+ FullyQualifiedErrorId : Unable to discover PowerShell endpoint URI.

    Or, you might get this error if you managed to get the interactive logon to pop up first and then entered your credentials there:

    Get-CsOnlinePowerShellAccessToken : One or more errors occurred.
    At C:\Program Files\Common Files\Skype for Business
    Online\Modules\SkypeOnlineConnector\SkypeOnlineConnectorStartup.psm1:214 char:28
    +             $accessToken = Get-CsOnlinePowerShellAccessToken @params
    +                            ~~~~~~~~~~~~~~~~~~~~~~~~~~~~~~~~~~~~~~~~~
        + CategoryInfo          : NotSpecified: (:) [Get-CsOnlinePowerShellAccessToken], AggregateException
        + FullyQualifiedErrorId : System.AggregateException,Microsoft.Rtc.Management.OnlineConnector.GetPowerShellAccessTo
       ken

    There’s a huge amount of potential fixes offered, but for me it was one simple switch, which I found thanks to enterinit.com – use the -OverrideAdminDomain switch.

    Import-Module SkypeOnlineConnector
    $sfboSession = New-CsOnlineSession -UserName "admin@contoso.com" -OverrideAdminDomain “yourtennant.onmicrosoft.com”
    Import-PSSession $sfboSession

    Really easy fix, but the errors really don’t make it sound like this could be your problem. Now the next time I try to connect, I’ll re-read my own blog post to remind me of this switch :)

    Note: I had to connect to this to make a Microsoft Teams change!

    How To Check What Files Are In Use On A Remote Windows Computer

    This one had me stumped for a while, and I even asked on Twitter with a large amount of replies (thanks everyone who did!) but none that I could get to work, or that weren’t overly complicated requiring the compiling of code.

    It’s easy locally to find out what files are open, and here’s a great article covering several free ways: https://www.winhelponline.com/blog/find-process-locked-file-openfiles-utility/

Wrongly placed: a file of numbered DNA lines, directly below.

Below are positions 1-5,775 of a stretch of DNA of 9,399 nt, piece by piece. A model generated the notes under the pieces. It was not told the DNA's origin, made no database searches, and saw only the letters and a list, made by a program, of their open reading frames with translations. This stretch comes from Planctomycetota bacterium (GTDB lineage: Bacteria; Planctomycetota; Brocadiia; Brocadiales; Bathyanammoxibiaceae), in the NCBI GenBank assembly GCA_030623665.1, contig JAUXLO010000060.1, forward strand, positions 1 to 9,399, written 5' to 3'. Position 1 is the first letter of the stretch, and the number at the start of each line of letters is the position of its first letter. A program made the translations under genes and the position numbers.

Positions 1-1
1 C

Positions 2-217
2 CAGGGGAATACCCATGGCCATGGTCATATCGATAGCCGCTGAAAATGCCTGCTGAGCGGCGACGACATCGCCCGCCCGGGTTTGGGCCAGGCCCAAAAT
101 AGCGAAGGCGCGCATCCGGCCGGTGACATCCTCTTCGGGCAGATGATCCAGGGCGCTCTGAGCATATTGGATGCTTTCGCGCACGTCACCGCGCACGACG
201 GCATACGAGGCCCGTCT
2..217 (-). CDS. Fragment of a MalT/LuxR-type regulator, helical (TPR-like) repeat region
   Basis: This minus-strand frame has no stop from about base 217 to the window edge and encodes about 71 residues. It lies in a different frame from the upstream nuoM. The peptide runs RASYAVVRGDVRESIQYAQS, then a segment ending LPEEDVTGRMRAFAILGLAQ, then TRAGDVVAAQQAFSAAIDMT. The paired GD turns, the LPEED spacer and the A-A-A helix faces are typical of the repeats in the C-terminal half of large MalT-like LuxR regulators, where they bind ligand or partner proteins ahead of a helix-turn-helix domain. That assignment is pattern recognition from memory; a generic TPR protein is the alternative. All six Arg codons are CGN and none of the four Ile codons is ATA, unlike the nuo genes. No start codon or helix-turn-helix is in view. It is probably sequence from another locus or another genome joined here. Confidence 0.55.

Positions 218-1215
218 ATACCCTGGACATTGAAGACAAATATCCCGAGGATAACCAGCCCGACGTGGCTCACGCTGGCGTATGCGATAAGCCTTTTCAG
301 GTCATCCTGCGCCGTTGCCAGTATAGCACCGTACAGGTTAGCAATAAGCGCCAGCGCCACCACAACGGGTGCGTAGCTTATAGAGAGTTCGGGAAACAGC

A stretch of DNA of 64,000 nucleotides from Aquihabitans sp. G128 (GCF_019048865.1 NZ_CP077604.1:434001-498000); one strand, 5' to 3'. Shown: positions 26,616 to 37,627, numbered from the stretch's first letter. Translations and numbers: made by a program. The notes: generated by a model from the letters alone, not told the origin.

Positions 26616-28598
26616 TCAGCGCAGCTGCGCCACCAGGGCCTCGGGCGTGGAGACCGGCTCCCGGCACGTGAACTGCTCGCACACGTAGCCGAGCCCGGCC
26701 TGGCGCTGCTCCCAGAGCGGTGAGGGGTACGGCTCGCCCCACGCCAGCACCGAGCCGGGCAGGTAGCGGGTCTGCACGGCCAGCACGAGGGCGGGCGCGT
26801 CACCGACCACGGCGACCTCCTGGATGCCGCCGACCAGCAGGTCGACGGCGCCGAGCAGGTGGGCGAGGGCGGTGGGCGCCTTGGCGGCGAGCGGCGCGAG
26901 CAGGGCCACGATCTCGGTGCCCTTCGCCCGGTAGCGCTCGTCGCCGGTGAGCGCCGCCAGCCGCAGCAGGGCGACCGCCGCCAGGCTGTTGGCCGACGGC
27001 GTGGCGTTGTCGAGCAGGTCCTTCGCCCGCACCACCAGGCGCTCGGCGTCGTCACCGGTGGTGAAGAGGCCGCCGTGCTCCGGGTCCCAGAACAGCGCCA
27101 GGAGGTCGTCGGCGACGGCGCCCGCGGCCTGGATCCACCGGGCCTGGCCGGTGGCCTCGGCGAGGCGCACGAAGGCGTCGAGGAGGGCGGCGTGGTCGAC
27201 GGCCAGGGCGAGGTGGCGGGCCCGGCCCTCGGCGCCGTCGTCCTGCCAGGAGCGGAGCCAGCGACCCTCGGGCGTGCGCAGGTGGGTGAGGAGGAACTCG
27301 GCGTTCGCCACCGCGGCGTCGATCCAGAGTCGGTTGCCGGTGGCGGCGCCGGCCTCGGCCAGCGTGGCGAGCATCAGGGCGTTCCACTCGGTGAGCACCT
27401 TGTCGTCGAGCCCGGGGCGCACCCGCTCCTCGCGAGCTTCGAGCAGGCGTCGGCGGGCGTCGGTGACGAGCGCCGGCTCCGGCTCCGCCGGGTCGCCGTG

None of those worked remotely for me in a Windows 10 environment – but I thought Handle from the SysInternals Suite would be the best bet. Running locally, it did exactly what I wanted – a giant list of every file open, and say what process had it open (like WinWord.exe).

    Using PSExec with Handle however, causes it to forever wait for something. On the remote PC, it definitely launches handle.exe and handle64.exe, but they have no activity. I thought it might be the EULA prompt getting stuck somewhere, but there’s a registry setting that will autoaccept that prompt, and putting that in place didn’t help (but I did check locally and it was skipping the EULA agree prompt. Thanks to this blog post explaining the reg key required https://peter.hahndorf.eu/blog/post/2010/03/07/WorkAroundSysinternalsLicensePopups which was:

    reg.exe ADD HKCU\Software\Sysinternals /v EulaAccepted /t REG_DWORD /d 1 /f

    I added this to the remote machine under both the user logged on to the remote device, and the user I was connecting as, with no luck.

    After a bunch of Googling and trying solutions, I ended up finding this thread on stackoverflow. One of the answers with 0 votes (which can be easily overlooked) was a PowerShell script, invoking the command remotely, from a user called A.D – thank you A.D!

    I’ve barely modified it for my purposes, but if this helps you please go vote his post up on stackoverflow (I did but don’t have enough rep for it to show):

    $computerName = 'computername'
     $stringtoCheck = 'test' # String you want to search for, can be blank by removing text between '' quotes
     $pathtoHandle = 'c:\temp\handle.exe' #location of handle.exe on the remote server.
     Invoke-command -ComputerName $computerName -Scriptblock {
         param(
         [string]$handles,
         [string]$stringToCheck
         )
          "$handles /accepteula $stringToCheck" | Invoke-Expression 
         } -ArgumentList $pathtoHandle,$stringtoCheck

    The script requires handle.exe to be on the remote computer under C:\Temp, and that of course you have admin rights to the remote PC with the account this script is being run. Beyond that, it’ll show back all open files that match the variable set in $stringtocheck across any of the results – it could be the path, the process that has the file open etc.

    Why would you want to do this remotely at all? You might be troubleshooting something to do with open files and not want to interrupt the user. You might have a reason to see what files the user has open, or maybe it’s a locked PC and the user left.

    Hope this helps others as it was a much harder task to accomplish than I assumed.

    Migrate a Single Mailbox Out of a Exchange Online Migration Batch

    A few posts on this since it’s what I’m working on :)

    It is possible to sync all your mailboxes from Exchange On-Prem to Exchange Online as a single batch, and then complete individual items – but it’s not obvious that this is even possible.

    Normally if you start a migration, you can choose multiple mailboxes or use a CSV file to specify which accounts to start migrating – while specifying the option to manually complete the batch, so the actual migration happens when you want it to: